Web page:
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A urethroplasty is a surgical procedure to repair defects in the urethra such as strictures caused by repeat infection or scarring from previous surgeries. The supervising surgeon is usually a specialist in urology, and the patient will need to go under general anesthesia. Several days of bed rest usually follow the procedure, and patients will wear a catheter while the urethra heals. It can take several weeks to return to normal after a urethroplasty surgery.
The first step in this procedure is medical imaging studies of the urethra to learn more about the nature of the problem and confirm the choice of surgery for treatment. The patient may need to take tests where a technician fills the bladder with contrast dye so a doctor can follow fluid as it moves out of the bladder and through the urethra. Patients will also receive a thorough evaluation to check for contraindications for surgery, like underlying diseases that might be dangerous. Once care providers clear the patient for surgery, the patient can select a date for the urethroplasty.
In surgery, the doctor will make an incision to access the urethra. For small defects, the surgeon may simply cut out the damaged part and create an anastamosis by sewing the ends together. In the case of larger defects, a graft using neighboring tissue is an option, and the surgeon will actually rebuild the urethra to resolve the problem. The surgeon will make sure the work is sound and then close the incision and allow surgical staff to take the patient to recovery.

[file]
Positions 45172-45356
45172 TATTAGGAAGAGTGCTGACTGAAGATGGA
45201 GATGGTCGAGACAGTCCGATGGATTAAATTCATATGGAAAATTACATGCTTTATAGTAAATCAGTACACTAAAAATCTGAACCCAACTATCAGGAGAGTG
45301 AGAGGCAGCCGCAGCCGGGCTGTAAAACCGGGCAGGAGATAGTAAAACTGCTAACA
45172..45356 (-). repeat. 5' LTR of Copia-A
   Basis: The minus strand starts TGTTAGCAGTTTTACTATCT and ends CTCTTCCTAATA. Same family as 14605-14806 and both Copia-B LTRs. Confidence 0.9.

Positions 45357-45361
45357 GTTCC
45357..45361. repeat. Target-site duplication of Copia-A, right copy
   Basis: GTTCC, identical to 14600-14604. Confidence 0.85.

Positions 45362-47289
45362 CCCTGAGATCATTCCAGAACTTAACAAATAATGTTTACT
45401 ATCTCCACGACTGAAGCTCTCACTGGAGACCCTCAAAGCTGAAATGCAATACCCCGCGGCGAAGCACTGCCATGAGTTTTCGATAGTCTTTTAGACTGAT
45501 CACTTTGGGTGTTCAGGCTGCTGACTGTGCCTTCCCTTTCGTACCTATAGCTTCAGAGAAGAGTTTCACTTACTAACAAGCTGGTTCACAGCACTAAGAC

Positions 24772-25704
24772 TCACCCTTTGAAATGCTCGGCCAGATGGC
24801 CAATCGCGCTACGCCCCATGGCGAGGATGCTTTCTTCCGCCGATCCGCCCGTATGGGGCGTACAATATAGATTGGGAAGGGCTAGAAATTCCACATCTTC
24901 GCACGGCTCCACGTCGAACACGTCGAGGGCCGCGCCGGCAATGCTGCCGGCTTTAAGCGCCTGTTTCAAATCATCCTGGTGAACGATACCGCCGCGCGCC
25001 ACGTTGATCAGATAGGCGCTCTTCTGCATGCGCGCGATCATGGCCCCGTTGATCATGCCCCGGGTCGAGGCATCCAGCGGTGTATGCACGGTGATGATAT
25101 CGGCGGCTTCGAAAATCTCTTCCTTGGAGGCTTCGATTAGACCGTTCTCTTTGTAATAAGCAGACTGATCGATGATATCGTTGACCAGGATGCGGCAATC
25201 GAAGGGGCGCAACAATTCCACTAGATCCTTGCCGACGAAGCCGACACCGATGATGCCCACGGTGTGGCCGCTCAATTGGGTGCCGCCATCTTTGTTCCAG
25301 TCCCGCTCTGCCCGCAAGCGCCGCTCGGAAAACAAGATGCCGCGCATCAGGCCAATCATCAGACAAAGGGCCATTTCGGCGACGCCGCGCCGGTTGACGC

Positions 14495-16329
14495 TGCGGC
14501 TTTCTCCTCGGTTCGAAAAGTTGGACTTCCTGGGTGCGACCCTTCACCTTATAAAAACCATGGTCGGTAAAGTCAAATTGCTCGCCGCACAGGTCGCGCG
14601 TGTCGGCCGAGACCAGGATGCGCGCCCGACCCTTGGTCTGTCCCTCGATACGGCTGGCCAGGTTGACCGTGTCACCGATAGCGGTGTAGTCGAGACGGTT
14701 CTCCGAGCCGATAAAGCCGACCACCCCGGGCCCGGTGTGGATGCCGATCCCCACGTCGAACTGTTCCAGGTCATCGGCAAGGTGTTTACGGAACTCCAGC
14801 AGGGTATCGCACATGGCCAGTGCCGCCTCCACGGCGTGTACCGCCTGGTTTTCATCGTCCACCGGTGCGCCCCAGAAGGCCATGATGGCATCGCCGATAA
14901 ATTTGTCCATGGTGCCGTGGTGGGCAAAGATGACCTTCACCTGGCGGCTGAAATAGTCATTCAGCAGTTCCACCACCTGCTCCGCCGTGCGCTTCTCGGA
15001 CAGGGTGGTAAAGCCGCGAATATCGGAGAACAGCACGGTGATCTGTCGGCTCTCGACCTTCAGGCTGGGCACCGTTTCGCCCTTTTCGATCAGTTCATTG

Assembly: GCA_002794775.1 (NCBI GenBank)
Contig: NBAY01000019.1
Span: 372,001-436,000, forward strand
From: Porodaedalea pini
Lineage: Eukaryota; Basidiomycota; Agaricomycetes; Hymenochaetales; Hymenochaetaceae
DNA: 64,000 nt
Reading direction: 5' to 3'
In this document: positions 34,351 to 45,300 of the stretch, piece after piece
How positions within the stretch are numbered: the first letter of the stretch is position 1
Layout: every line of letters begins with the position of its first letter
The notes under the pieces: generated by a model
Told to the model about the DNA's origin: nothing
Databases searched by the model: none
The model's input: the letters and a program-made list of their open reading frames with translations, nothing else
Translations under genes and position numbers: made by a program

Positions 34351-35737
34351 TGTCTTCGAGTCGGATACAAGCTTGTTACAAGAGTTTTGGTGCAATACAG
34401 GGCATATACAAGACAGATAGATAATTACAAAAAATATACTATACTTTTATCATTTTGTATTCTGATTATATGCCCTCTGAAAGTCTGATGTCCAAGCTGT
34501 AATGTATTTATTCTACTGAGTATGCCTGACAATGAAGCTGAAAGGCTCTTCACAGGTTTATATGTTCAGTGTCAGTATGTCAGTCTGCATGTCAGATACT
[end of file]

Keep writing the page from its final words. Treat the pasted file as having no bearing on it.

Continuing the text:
Postoperative care for urethroplasty includes regular maintenance of a urinary catheter to make sure the patient is safely draining urine and to check for any signs of infection or other complications. The patient also receives analgesia to address pain and discomfort. Once it is safe to move around, even if the patient remains in the hospital, he will need to walk and stretch to prevent blood clots and muscle atrophy. The doctor will eventually remove the catheter and may request follow-up testing to make sure the surgery was successful.
A doctor usually recommends urethroplasty when a patient has a congenital defect or has incurred so much damage to the urethra that the doctor has concerns about the patient's health. For very young patients like babies with urethral defects, a neonatal surgeon performs the procedure, because there are special surgical considerations for children, especially infants.
I recently had a urethroplasty and i had this urgency about seven days after the surgery. It feels like the urine isn't going in the catheter fast enough. Need help as to how to resolve this!
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